FULL IRON OR WOOD SHOTS TO THE GREEN
(FOR PROFESSIONALS AND STAR AMATEURS)
While all golfers need to measure and record performance, this amount of detail
needed here is suited to the more motivated golfers, those on the pro tours
and top amateurs, though all golfers benefit from it. For them, saving one shot
in a tournament can mean the difference in winning or losing a major tournament.
Phil Mickelson and his caddy enter some of this data into his laptop on each
shot. One other favorite statistic: his large number of tournaments wins.
To select the correct club for the shot at hand, all golfers need accurate
yardages on how far they hit their shots in relation to the yardage required
and the shot, target and weather conditions. These distances are affected by
the type of ground condition, the slope of the lie, the target height, wind
direction and speed and even the height above sea level and the temperature.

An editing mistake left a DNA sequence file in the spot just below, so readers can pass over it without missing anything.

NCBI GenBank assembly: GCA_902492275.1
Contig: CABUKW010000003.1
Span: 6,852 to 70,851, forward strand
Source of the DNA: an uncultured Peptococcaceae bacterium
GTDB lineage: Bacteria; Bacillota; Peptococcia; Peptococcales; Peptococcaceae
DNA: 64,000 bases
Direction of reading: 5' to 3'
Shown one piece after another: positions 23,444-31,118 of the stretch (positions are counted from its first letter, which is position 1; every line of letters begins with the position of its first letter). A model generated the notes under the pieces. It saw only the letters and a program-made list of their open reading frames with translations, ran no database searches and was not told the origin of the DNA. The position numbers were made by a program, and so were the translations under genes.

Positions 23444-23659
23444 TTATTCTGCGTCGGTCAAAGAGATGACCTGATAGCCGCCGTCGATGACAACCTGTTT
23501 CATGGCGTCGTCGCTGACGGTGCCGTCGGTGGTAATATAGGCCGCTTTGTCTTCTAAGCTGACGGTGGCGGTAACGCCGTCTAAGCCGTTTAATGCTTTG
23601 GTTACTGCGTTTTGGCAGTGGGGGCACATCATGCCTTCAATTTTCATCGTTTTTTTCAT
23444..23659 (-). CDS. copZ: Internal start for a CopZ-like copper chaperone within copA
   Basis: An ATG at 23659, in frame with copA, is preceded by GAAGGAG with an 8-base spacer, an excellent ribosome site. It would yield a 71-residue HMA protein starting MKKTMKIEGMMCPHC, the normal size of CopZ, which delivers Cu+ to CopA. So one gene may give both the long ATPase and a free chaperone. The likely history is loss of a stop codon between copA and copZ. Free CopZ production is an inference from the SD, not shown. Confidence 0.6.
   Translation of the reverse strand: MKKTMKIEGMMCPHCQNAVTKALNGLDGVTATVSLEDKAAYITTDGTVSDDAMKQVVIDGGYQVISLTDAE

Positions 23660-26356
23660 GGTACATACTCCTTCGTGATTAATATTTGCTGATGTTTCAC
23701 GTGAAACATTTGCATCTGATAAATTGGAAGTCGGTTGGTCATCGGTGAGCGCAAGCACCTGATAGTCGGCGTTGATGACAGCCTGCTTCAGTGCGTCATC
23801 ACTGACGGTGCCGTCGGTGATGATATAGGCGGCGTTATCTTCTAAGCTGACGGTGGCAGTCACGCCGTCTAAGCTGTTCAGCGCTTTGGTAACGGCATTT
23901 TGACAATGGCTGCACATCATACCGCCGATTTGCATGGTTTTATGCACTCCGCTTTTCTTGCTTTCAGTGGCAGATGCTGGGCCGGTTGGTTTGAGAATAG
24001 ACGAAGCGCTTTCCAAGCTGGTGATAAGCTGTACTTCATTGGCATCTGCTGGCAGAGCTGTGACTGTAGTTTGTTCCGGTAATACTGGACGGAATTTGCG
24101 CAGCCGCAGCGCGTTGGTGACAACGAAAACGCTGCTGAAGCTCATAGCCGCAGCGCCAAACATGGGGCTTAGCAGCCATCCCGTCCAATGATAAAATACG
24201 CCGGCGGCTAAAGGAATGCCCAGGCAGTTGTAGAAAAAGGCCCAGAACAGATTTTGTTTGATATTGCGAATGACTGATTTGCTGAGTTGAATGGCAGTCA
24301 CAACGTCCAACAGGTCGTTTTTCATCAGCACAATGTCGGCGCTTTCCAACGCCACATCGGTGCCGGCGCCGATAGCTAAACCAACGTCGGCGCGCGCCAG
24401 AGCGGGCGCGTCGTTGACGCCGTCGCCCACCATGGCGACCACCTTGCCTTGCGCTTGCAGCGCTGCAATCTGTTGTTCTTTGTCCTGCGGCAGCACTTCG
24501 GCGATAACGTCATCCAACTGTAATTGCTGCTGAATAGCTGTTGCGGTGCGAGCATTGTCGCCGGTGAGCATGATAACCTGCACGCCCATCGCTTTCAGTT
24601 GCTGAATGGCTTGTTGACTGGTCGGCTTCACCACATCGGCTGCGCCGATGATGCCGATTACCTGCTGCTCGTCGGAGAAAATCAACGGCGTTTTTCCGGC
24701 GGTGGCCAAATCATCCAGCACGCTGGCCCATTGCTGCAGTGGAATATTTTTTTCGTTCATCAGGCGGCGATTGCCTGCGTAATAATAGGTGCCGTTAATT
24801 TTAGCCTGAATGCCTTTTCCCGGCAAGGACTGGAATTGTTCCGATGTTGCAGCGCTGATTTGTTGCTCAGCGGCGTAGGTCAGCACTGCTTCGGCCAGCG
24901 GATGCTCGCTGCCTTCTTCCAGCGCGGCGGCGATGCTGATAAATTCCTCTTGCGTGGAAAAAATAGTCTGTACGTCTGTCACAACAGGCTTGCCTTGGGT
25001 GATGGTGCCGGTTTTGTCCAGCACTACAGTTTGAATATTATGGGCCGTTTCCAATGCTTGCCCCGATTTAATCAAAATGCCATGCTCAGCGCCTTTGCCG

Golfers almost never record data on what the shot condition was, how far the
pin was away and how far they hit the shot. As a result, they make club selection
errors that can be costly.
Professional golfers playing with amateurs state the number one mistake amateurs
make is to choose a club that does not hit the ball far enough for the shot
By recording accurate information on exactly how far they hit a shot and how
far it went to the landing point under different shot conditions, players begin
to make better club selections. Their average score tends to decline.
Prior to a lesson, a 24-handicap player told me how far he hit his average
shot with each club. During a nine-hole observation, I observed him and recorded
how far away the pin was and how far he actually hit the shot. He stopped the
shots an average of 20 yards short of the pin, with the ball stopping in sand
bunkers and two water holes. In the first application of this feedback, I showed
him his estimates and the actual performance. With this and other changes, he
dropped his average score by six shots quite quickly.